Human Rights

Some Ugandans Wary of Proposal Aimed at Reducing Number of Murders by Kidnappers

 

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Uganda

A new plan would ease the penalty for kidnappers who do not commit murder. But residents wonder how the motive can be determined, and they believe that lessening the punishment would only encourage more crime.

KAMPALA, UGANDA — Thirty minutes after Maggie Nakafero finished breakfast with her 3-year-old son, the phone rang.

A stranger’s voice asked her if she knew where he was.

Of course she did; he was outside playing with neighbors, she remembers thinking.

“But before I could complete my statement, I realized something was strange,” she says. “The caller’s voice had a warning tone in it.”

Then, events moved quickly.

“Before I could process the whole situation, he told me that he had my son and that I had two days to send him 5 million [shillings, equivalent to $1,340],” she says.

The kidnapper told her that she could use mobile money to send the ransom to the phone number from which he was calling.

Nakafero says she reported the case to police but also decided to negotiate directly with the kidnapper.

After negotiating for three days and paying 4 million shillings ($1,070), she got her son back.

Kidnapping for ransom is on the rise in and around Kampala, Uganda’s capital. And not everyone is lucky enough to get their loved ones back alive, says Freddie David Egesa, a security expert and managing director of Absolute Guards and Investigators Ltd.

According to police statistics, there were an average of two reported kidnapping cases here every month in 2017. Official tallies for 2018 have not been released, but the number of people kidnapped and killed is on the rise, says Patrick Onyango, deputy spokesperson for the Kampala Metropolitan Police.

Approximately 40 percent of people who are kidnapped are killed, Egesa says of recent cases that his organization has handled.

One reason that kidnappers often resort to murder is that kidnapping for ransom can be punishable by death or long prison sentences, whether or not the crime ends in murder, Egesa says. Though the death penalty is legal here, no prisoner in Uganda has been executed since 1999. Ultimately, kidnappers commit murder out of fear of being identified, he says.

According to police statistics, there were an average of two reported kidnapping cases in Kampala every month in 2017.

A kidnapper who has not demanded ransom faces 10 years in prison. Other motives include rape or ritual sacrifice. But with poverty a likely root cause of the new crime wave, ransoms are commonly sought. In the hope of lowering the number of murders, Egesa is one of several people lobbying lawmakers to create a penalty for kidnapping without the intent of murder.

Egesa is proposing that a kidnapper who seeks a ransom but does not intend to murder should be sentenced to just two years in prison.

The police department’s Onyango says that the growing unemployment rate in Uganda and a need to make fast cash are the likely reasons that kidnapping is on the rise.

“To some people, kidnapping is a business and the only way of making quick money,” he says, adding that current trends show that ransoms are typically between 5 million shillings and can go as high as 3.6 billion shillings ($965,400).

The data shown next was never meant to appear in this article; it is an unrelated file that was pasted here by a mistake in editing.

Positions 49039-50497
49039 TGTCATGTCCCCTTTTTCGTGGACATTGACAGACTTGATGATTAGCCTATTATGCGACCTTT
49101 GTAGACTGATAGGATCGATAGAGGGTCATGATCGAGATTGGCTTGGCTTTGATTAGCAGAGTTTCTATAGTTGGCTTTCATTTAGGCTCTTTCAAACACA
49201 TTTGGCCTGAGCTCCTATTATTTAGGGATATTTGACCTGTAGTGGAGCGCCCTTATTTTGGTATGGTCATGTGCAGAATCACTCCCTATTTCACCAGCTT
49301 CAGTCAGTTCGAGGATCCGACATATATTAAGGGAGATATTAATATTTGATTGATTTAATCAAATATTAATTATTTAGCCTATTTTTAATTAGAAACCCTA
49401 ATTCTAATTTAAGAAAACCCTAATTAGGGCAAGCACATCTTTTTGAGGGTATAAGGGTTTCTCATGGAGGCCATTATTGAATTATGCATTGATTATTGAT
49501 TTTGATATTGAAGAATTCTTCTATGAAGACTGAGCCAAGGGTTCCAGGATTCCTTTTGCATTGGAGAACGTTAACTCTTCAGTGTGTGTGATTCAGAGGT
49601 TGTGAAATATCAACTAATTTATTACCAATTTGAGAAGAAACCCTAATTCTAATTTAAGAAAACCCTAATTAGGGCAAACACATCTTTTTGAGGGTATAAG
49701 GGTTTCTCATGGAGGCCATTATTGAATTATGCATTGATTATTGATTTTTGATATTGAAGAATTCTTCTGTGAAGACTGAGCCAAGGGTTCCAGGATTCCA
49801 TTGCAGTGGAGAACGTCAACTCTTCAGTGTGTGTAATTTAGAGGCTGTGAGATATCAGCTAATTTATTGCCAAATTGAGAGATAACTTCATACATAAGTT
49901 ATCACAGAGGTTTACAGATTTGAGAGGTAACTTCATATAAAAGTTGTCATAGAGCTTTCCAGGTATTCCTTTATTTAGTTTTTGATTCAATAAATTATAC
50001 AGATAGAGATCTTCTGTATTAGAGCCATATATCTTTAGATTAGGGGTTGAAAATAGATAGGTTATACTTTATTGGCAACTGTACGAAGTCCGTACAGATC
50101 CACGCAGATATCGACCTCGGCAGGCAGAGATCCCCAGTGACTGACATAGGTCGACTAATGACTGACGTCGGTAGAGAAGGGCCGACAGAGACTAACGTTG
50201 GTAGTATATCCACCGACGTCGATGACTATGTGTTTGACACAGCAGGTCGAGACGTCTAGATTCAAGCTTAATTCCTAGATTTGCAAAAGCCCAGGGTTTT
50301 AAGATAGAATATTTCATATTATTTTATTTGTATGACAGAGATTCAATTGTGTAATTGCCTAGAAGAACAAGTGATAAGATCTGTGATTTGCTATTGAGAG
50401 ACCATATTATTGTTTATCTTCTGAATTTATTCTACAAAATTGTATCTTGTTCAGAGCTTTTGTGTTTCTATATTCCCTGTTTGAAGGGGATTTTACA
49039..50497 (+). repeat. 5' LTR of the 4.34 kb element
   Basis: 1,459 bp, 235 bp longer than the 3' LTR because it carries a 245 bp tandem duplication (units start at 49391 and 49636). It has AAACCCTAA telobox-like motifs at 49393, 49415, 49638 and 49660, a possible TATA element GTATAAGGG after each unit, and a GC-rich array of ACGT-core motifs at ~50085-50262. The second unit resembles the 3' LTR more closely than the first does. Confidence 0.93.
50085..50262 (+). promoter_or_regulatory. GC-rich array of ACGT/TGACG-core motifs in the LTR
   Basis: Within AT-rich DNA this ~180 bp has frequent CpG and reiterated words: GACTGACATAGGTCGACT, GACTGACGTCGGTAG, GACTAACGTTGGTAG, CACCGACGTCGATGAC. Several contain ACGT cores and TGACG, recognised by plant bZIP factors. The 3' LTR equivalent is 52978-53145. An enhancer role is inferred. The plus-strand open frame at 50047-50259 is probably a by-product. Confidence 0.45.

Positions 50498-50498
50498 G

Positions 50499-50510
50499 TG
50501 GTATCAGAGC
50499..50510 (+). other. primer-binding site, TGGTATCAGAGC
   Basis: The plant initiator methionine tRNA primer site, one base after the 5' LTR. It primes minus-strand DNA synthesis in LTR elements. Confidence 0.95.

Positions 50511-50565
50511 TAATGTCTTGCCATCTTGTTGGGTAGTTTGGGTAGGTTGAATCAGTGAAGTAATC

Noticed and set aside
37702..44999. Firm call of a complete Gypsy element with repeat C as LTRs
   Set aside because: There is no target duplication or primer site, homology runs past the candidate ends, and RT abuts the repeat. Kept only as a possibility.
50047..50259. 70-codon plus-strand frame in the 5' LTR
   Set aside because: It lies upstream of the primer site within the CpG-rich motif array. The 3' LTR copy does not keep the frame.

But for many, the idea of lessening the punishment for kidnapping seems akin to encouraging the crime.

Sam Mukwatiri, a legal advocate and lecturer on corporate law at Kyambogo University in Kampala, disagrees with Egesa’s proposal.

“How does Egesa know that the kidnappers’ intention is only for ransom?” he asks. “How does he know that the kidnappers have no intention to kill? How can he tell if the ransom is paid that the victim will not be killed? If they fail to get the ransom, what guarantee does he give that the victim will not be killed?”

Kidnap cases are numerous, because it’s become a lucrative business, Mukwatiri adds, and lessening the punishment will only bolster the criminals.

“What they are proposing will encourage criminality, because [kidnappers] will know that two years is a short time in prison and hence will sacrifice those years for a big ransom,” Mukwatiri says.

Egesa admits that it’s not always possible to know a kidnapper’s intentions. But after working dozens of criminal cases in recent years, he sees a pattern.

“A normal kidnap lasts around seven days, when the aim is getting money,” he says. “It would be uncharacteristic of a criminal with intent to murder to hold on to the victim for more than three days.”

But around town, citizens say they are increasingly fearful of the kidnapping trend and don’t like the idea of lessening the penalties.

Stanley Nsale, a meat trader in the Kanyanya neighborhood, says, “Two years of imprisonment can’t be punishment enough for one who kidnaps. In fact, that number of years would encourage the crime.”

But for Nakafero, who was able to get her son back in just a few days, Egesa’s proposal is appealing.

“When my son was kidnapped, the only thing running through my mind was, I will do anything, anything, to get him back safe and sound,” she says. “Having been in such a situation, I understand why Egesa’s proposal makes sense.”

Any incentive for a kidnapper to return a loved one safely is worth it, she says.

“Life is priceless, and if saving it requires not-so-great laws, I would sign for that amendment,” she says.

Nakisanze Segawa, GPJ, translated some interviews from Luganda.